For community activist Herman G. Hernandez, it’s in his roots
Growing up in Guerneville, Herman G. Hernandez learned to volunteer at an early age.
“My father would take my sister and I to all of the Rotary events,” he said. “I remember flipping pancakes at pancake breakfasts, taking tickets and busing tables at the crab feed, picking up garbage in the river cleanups.”
Today, he’s taking it a step further, bridging the gap not only between Latino and traditionally white communities, but also between the corporate white-collar world and grassroots social activism.
As a community activist, Hernandez fights against inequities in the system. The best example so far may be his work last year leading the charge to require that all Santa Rosa high school students are automatically placed in a college-prep curriculum satisfying California state university requirements. The idea is that no high school graduate should be denied college admission simply because they didn’t take the right courses in high school.
As a PG&E public affairs representative for the past 10 months, his role is primarily community engagement, making sure people are aware of new wildfire safety programs, vegetation management and the possibility of “proactively de-energizing power” to prevent future fires.
It means he often shows up to public events wearing both hats. “Sometimes it’s hard to know who I’m there to represent, and usually I just do it as myself,” said Hernandez, 32. “So it’s like, yeah, I work for PG&E and I can connect you to any resources there or answer any issues. But I also do all of these other things here in the community.”
When he started with PG&E last June, “I did get people concerned that I was working for a corporation, especially since it was seven months after what was then the largest wildfire in state history.”
But he overcame any backlash, he said, by continuing to focus on the needs of the community.
“There are different ways to move the needle on an issue you care about, and one of those is the traditional outside-the-system activist role and another one is working within the existing power structure, and I think that is primarily the way Herman has approached his advocacy work,” said Jen Klose, Santa Rosa City Schools School Board president, who worked with Hernandez on the push for college-prep curriculum for everyone.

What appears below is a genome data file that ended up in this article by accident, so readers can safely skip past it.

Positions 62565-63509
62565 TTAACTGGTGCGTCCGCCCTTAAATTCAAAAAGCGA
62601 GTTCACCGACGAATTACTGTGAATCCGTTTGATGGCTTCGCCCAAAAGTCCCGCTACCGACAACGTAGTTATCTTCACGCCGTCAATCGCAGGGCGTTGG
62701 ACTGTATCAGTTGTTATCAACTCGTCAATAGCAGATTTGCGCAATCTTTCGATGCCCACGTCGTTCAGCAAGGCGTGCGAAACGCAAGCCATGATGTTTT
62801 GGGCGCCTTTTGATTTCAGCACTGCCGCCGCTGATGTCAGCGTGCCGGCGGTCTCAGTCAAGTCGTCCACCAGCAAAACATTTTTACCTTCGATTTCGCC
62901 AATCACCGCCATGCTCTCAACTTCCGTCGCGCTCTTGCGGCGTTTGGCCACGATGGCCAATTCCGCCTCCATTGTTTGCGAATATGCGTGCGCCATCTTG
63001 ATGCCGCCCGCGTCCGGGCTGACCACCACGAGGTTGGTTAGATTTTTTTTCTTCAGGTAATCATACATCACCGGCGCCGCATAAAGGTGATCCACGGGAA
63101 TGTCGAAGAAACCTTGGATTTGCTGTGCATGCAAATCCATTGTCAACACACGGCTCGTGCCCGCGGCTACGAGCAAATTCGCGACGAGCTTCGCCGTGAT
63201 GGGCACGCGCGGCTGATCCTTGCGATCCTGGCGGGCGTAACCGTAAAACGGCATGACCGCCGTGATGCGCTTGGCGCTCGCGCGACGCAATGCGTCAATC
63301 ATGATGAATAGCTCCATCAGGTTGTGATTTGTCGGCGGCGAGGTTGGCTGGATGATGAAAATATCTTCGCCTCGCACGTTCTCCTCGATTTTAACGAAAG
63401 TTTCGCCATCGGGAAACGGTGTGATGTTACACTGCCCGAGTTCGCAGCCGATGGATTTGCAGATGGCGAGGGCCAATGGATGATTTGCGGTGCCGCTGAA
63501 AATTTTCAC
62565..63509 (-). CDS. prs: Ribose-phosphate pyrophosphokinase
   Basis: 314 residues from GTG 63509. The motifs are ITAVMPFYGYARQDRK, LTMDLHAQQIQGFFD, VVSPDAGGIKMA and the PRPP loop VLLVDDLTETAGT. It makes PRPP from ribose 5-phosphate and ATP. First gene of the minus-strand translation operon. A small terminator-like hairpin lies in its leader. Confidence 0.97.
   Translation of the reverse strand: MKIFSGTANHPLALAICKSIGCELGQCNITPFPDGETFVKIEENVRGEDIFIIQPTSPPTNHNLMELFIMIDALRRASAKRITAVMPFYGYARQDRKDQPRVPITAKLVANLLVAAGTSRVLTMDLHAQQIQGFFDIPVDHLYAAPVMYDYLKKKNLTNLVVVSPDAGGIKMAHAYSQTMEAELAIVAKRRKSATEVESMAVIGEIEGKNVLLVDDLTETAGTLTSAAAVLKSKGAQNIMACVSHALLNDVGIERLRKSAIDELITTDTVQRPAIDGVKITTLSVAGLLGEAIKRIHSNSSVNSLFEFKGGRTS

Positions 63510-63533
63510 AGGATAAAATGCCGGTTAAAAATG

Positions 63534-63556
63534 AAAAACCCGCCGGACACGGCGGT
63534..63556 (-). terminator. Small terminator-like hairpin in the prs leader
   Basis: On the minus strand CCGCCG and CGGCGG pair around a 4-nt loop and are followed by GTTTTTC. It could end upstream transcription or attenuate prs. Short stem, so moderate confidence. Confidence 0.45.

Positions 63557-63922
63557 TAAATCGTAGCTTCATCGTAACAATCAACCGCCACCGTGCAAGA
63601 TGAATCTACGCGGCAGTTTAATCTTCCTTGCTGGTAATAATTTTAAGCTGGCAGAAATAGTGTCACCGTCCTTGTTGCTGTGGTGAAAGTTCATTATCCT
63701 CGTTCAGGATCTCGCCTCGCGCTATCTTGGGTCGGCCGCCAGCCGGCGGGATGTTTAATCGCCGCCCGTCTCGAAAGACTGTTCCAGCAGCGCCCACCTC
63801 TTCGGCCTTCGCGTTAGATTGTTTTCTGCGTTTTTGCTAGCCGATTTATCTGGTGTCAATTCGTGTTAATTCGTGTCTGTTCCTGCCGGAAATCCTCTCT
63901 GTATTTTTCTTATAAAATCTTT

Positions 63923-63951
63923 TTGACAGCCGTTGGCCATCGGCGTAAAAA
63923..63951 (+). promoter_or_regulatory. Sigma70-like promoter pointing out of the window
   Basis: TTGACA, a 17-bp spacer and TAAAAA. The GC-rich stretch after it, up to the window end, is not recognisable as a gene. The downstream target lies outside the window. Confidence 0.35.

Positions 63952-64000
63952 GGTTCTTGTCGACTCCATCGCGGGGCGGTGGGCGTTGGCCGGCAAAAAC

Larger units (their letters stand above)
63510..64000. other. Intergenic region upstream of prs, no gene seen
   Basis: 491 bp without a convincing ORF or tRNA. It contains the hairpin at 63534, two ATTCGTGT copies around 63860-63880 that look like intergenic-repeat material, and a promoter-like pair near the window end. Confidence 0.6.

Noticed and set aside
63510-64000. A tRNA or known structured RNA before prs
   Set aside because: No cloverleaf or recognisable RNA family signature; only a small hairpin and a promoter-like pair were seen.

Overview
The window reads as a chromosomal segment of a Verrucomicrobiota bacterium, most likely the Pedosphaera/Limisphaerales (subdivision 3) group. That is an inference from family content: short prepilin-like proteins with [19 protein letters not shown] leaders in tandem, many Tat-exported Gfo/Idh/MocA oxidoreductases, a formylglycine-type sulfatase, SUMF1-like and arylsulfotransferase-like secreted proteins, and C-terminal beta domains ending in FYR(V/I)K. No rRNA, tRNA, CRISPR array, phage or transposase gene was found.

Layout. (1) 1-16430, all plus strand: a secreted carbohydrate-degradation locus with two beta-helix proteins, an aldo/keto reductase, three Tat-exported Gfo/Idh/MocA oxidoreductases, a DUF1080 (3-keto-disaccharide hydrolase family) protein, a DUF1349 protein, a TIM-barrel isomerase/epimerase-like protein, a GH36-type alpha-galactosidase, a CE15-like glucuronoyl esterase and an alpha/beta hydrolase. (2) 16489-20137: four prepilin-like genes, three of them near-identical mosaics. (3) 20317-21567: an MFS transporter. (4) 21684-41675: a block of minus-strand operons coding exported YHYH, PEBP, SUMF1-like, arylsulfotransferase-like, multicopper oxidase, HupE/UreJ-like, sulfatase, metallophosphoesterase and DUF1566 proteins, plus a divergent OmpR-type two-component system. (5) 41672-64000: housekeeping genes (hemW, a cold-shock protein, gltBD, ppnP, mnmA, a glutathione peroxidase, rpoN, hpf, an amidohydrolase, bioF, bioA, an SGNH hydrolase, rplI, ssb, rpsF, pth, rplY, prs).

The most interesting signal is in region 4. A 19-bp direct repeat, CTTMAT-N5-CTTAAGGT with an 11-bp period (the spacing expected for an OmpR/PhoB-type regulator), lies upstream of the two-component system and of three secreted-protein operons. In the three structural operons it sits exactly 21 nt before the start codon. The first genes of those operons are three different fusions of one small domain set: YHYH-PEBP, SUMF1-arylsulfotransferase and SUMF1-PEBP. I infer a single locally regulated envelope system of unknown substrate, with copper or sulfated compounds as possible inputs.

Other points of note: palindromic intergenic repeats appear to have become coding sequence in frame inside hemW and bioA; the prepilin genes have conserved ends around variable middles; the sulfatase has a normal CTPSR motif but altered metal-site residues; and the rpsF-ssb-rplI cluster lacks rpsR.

As a Sonoma County Office of Education board member, elected in 2014, Hernandez began to notice that large numbers of high school graduates, many of them Latino, could not apply to state universities because they had not completed mandatory college-prep classes.
“I was getting calls and emails from parents saying, ‘My kid is in her junior year with a 3.8 or 4.0 GPA, but she can’t apply to go to a four-year college.’”
Doing research, he found that in 2004, only 10% of Latino high school seniors in Sonoma County graduated with A-G curriculum and were eligible to apply for state universities. Unbeknownst to many parents, some children were being placed in a noncollege-prep track as incoming freshmen.
Jose Martinez, the president of DELAC (District English Learners Advisory Committee) for Santa Rosa City Schools, had been aware of the problem for several years, but had not figured out a solution. He first met Hernandez at a Los Cien meeting and had no idea he was on the SCOE Board. Once they began talking about the inequities in the school system and how Latino high school students seemed disproportionately affected, they began to formulate a plan to mobilize parents to stand up for their children.